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    What is the effectiveness of mirror therapy on reducing pain level and improving occupational performance for patients with complex regional pain syndrome (CRPS)?
    (Creighton University, 2024-04-23) Guardi, Erin; Miller, Paityn; O'Brien, Marie; Opsahl, Mia; Rahill, Reilly
    CRPS is a debilitating condition characterized by intense and chronic pain, often affecting upper extremities. Traditional treatments, including medication, pose limitations such as side effects and high costs, prompting the exploration of non-pharmaceutical interventions like mirror therapy (MT). This critically appraised topic (CAT) synthesizes evidence from systematic reviews, randomized controlled trials, and cohort studies, demonstrating that MT can effectively decrease pain sensation, improve functional levels, and enhance body schema perception for CRPS patients. The therapy, involving the use of a mirror to reflect movements of the unaffected limb, increases neural activity and influences the motor network, aiding in pain reduction and restoration of function. Although promising, limitations such as small sample sizes, lack of differentiation between CRPS types, and potential biases warrant further research for refining protocols and optimizing outcomes. Despite these challenges, MT emerges as a cost-effective, accessible, and adjunctive therapy with the potential to enhance quality of life and reduce healthcare costs for individuals with CRPS.
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    Increasing Follow-Up for Patients with Elevated Blood Pressure in Rural Primary Care Clinic
    (Creighton University, 2024-04-22) Brouillette, Lynsey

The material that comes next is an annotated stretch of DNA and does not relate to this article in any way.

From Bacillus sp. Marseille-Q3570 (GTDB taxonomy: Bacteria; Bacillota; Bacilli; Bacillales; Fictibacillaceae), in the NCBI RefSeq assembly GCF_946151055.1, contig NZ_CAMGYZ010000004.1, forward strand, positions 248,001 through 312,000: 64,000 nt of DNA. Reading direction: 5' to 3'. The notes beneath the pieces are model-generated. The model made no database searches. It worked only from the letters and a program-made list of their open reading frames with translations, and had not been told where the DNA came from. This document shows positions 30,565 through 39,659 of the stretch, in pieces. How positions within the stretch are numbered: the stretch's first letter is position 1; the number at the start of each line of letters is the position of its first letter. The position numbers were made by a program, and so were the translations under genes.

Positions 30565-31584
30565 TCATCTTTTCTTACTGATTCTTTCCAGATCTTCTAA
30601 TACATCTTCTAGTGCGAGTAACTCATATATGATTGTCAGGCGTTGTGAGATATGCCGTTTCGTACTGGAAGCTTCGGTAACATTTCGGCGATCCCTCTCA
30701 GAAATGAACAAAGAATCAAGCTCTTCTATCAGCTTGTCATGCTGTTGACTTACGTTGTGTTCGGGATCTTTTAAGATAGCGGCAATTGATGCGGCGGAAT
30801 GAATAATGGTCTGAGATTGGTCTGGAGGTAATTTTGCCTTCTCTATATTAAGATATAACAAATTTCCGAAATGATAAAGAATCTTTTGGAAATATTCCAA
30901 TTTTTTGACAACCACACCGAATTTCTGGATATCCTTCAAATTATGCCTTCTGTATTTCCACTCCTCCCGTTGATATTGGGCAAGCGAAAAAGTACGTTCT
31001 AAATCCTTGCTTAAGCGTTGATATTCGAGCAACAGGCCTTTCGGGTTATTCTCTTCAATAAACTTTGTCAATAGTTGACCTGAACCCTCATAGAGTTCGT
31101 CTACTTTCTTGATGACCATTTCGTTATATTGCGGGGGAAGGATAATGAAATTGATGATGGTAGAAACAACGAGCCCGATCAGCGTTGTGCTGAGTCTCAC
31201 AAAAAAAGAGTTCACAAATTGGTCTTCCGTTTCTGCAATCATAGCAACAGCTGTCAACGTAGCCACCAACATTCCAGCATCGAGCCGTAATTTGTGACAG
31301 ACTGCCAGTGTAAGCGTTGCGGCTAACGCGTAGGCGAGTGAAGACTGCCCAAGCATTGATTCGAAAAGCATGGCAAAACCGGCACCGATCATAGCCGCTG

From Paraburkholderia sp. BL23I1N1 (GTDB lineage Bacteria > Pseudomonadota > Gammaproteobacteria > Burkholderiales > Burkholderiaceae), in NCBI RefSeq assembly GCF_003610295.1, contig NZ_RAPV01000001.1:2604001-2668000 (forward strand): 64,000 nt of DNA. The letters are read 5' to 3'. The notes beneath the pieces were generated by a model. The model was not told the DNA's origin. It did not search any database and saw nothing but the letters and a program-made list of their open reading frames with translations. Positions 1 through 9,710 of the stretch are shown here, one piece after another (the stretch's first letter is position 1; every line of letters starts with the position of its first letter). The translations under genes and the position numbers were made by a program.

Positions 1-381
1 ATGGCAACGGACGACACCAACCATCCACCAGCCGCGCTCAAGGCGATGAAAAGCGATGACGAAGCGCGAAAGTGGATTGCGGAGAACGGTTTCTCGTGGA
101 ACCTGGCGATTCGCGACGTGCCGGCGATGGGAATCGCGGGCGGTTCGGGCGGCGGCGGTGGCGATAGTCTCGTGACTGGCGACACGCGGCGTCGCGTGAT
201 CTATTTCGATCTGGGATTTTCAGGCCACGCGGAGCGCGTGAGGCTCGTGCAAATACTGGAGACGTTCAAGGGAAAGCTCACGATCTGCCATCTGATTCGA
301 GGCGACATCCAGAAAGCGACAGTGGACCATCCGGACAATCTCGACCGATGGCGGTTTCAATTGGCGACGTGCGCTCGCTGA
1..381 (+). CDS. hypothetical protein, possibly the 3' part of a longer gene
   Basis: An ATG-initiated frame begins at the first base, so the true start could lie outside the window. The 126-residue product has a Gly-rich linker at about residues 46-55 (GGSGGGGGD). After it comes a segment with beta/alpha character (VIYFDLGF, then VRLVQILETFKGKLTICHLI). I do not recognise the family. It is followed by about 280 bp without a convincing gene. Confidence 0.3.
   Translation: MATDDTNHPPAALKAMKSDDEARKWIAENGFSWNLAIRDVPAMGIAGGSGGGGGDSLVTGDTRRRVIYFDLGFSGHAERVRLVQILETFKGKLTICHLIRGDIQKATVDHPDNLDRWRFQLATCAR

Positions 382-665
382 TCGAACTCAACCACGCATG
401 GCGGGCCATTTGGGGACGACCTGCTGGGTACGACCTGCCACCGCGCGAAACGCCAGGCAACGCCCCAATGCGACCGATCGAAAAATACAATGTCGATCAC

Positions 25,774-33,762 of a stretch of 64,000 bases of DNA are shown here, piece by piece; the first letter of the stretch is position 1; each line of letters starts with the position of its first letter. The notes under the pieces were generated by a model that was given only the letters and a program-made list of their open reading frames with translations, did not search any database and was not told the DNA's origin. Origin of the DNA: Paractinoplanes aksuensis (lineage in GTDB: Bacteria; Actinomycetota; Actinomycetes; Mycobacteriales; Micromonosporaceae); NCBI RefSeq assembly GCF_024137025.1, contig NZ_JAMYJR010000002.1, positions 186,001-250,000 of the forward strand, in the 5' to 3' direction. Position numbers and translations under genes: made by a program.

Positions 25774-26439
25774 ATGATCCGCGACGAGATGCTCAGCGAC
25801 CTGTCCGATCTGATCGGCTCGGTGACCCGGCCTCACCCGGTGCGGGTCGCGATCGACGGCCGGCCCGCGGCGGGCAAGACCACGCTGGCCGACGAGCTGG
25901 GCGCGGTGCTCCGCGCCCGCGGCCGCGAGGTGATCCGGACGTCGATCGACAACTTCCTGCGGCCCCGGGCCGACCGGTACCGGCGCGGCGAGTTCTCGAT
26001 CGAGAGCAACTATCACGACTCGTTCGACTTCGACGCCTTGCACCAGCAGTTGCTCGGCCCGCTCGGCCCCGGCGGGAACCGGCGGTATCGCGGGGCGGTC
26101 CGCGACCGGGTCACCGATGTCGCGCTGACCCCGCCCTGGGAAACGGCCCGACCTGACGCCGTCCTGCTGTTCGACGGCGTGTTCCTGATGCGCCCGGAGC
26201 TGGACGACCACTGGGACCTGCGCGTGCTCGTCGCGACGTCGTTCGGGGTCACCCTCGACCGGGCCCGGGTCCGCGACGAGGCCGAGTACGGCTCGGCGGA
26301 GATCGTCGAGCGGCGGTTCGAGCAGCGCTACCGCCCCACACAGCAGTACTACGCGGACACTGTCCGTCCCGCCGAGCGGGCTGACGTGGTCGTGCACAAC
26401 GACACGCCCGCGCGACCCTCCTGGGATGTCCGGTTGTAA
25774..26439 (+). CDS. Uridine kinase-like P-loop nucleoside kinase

Purpose: The purpose of this quality improvement project was to encourage lifestyle modifications and increase follow-up for patients with elevated blood pressure and stage 1 hypertension. Background: Hypertension is a condition that can lead to organ damage and ultimately death if left undiagnosed and untreated. Modifiable risk factors for hypertension include eating a high sodium diet, smoking tobacco products, and living a sedentary lifestyle (Whelton et al., 2017). Current guidelines recommend close follow-up for patients with elevated blood pressure (Whelton et al., 2017). Sample/Setting: The target population includes two providers and ancillary staff at a small family medicine clinic in rural Iowa. Methods: During the rooming process of a scheduled office visit, patients with elevated blood pressure without a previous hypertension diagnosis were given a lifestyle questionnaire and written education regarding lifestyle modifications to improve blood pressure. Patents were then scheduled for a two week follow-up nurse visit. If blood pressure remained elevated at the nurse visit, patients were to be scheduled for a three month follow-up with their provider. Results: Fourteen patients were included in the project. All 14 patients (100%) were given patient education and completed the lifestyle questionnaire. Ten of the 14 patients (71.4%) completed a two week follow-up appointment either with a nurse or the provider. At the two week nurse visit follow-up appointment, five patients (35.7%) reported they attempted lifestyle modifications following the initial visit. Five patients (35.7%) were scheduled for follow-up visit with provider within one to three months. Three of the 14 patients (21%) were given a new diagnosis of hypertension and started on anti-hypertensive medication after their two week follow-up visit. Conclusion: Primary care providers can encourage patients with elevated blood pressure to make lifestyle changes and follow-up at short intervals to better treat elevated blood pressure.